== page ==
50/200 day moving average
I found Percy Allan’s article, Don’t fear the doomsayers, very interesting. Is there anywhere the average investor can chart the 50/200 day moving average crossover for everyday use?
Editor’s response: Thanks for your letter. Please see: Letters of the week, dated May 22, in which Percy Allan discusses the 50/200 day moving average.
I found Brendon Lau’s article, Chinese gun for ASX listings, very interesting. Following up on the expected listing of 99wuxian, is Brendon perhaps considering doing some further research on the company that would be available to subscribers?
Brendon’s response: Thanks for your letter. For the time being I don’t plan on doing any further research on 99wuxian, as it is not part of the Uncapped 100.
One recent Saturday morning Robert Gottliebsen stepped into the breach while Alan Kohler was away in London. In the weekend briefing, Kohler’s Week: Gottliebsen’s post-election investment guide, he wrote:
“In the 2013-14 and 2014-15 financial years we are going to see big special dividends from companies with low gearing and undistributed franking credits.
“If they are not distributed before July 1, 2015 then it will require additional profits to distribute them because the franking rate declines from 30% to 28.5%.”
Is there any way, short of going through all the annual reports, of identifying companies matching those criteria?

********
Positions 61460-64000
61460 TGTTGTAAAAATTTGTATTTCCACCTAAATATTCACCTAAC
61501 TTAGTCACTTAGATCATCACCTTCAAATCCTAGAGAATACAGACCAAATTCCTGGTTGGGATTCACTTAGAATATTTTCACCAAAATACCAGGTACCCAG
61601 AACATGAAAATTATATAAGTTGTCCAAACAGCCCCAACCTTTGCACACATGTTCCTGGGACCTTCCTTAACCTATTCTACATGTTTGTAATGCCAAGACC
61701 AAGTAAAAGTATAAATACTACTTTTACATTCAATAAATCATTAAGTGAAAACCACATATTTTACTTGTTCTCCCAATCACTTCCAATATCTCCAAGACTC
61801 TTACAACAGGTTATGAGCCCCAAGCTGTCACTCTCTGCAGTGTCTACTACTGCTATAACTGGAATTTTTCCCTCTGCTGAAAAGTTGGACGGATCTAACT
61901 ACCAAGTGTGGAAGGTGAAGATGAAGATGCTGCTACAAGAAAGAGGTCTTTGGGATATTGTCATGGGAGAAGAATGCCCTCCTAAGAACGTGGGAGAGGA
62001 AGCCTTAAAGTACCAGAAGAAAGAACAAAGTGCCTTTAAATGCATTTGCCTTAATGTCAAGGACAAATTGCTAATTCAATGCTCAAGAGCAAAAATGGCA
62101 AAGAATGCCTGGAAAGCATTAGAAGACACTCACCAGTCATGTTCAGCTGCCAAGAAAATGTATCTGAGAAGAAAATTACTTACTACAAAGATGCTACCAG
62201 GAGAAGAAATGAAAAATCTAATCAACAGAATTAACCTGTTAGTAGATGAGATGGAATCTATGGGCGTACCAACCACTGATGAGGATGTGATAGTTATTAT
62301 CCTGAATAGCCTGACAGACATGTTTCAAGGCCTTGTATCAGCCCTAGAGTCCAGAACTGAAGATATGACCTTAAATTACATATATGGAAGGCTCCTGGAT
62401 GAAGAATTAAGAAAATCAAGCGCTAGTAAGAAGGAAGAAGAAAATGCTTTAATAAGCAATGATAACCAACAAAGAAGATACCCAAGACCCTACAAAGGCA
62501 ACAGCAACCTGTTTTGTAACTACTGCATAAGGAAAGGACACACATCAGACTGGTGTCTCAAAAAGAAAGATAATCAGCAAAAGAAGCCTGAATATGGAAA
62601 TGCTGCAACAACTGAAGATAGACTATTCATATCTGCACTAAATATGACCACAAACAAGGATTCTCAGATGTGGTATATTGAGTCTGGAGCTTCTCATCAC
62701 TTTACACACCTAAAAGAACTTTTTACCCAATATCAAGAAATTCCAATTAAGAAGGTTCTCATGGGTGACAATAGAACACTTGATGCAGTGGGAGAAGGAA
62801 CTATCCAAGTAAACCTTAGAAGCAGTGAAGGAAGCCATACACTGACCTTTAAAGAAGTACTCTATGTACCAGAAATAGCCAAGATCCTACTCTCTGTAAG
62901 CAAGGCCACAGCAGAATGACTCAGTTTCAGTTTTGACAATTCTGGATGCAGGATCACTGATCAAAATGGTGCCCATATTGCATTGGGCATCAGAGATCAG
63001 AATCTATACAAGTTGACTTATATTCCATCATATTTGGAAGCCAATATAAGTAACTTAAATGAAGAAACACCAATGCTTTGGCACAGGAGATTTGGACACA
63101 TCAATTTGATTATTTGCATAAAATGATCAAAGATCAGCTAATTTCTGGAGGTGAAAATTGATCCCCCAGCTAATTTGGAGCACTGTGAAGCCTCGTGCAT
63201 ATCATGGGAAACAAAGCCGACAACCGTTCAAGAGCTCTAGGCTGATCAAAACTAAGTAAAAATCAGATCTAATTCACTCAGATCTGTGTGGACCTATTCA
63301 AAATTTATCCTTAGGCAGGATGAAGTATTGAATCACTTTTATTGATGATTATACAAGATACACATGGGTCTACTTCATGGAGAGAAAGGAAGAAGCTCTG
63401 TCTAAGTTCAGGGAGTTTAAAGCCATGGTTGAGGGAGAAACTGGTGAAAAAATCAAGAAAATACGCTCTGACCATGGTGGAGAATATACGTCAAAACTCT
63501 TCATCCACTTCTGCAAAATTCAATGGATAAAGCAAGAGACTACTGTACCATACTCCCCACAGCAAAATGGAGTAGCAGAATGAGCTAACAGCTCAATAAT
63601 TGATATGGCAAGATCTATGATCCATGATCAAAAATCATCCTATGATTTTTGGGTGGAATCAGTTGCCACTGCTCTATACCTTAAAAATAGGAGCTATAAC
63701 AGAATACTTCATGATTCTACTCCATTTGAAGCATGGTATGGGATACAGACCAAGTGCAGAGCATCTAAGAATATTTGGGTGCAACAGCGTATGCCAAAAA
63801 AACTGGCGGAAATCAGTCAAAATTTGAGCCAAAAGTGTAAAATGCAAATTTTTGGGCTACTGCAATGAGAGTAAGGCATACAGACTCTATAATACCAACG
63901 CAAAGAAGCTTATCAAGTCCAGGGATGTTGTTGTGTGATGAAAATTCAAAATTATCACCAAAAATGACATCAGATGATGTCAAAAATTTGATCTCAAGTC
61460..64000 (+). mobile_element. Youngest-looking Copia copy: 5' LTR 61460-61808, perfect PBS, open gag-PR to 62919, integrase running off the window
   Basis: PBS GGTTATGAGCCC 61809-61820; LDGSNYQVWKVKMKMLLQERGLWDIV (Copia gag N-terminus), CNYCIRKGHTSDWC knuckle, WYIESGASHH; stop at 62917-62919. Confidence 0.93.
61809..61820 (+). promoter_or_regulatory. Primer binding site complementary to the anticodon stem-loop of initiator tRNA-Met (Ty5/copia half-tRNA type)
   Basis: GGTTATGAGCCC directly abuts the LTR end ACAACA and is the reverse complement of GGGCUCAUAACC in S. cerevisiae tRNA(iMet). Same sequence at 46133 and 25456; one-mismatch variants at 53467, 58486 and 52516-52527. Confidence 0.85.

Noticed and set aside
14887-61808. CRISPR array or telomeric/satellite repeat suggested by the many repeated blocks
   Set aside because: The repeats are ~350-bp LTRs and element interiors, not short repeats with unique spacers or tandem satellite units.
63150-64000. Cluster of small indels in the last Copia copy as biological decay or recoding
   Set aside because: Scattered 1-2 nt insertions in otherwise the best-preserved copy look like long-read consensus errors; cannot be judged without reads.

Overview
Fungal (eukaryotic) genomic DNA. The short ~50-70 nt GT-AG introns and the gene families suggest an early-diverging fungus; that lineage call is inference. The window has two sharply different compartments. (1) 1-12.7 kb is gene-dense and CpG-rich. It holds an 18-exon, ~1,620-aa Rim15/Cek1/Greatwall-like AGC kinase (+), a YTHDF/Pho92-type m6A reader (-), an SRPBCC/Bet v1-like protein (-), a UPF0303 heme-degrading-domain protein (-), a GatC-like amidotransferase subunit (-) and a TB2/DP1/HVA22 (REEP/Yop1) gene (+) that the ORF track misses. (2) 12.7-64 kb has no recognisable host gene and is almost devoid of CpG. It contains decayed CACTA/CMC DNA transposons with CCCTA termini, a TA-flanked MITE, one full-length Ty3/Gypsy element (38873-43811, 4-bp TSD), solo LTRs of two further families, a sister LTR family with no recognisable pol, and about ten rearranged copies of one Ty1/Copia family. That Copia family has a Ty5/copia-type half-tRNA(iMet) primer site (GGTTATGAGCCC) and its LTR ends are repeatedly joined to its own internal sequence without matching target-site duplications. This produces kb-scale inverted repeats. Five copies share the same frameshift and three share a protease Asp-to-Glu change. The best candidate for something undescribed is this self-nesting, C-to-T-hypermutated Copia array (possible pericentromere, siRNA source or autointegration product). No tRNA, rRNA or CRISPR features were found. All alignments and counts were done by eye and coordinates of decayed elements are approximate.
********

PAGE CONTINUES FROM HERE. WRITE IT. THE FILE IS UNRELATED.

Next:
Editor’s response: Thanks for your letter. We had a similar question regarding excess franking credits last week, for which Robert said: “You can find this information on a listed company’s full-year financial report on the ASX website. The first few will take an age but after that it should be quick. I would say you should start with Telstra and the banks, then go to Wesfarmers and Woolworths. Look at companies with large operations in Australia.”
Health/welfare versus infrastructure
As always I found Alan’s weekend briefing, Kohler’s Week: Oh politics!, Infrastructure, UK economy, excellent reading.
The comments on the effects of the ever-increasing expenditure on health and welfare and the impact that it might have/had/be having on expenditure on infrastructure are very interesting. I would be interested to see statistics around the issue that could give a better picture of this trend over the past 50 years. Comparing Australia to the UK and US would also be enlightening.
Tackling foreign investment
To make residential property affordable for residents, something needs to be done about foreign investment. How can today’s 20-somethings compete against rich investors from China? Government handouts are completely missing the point.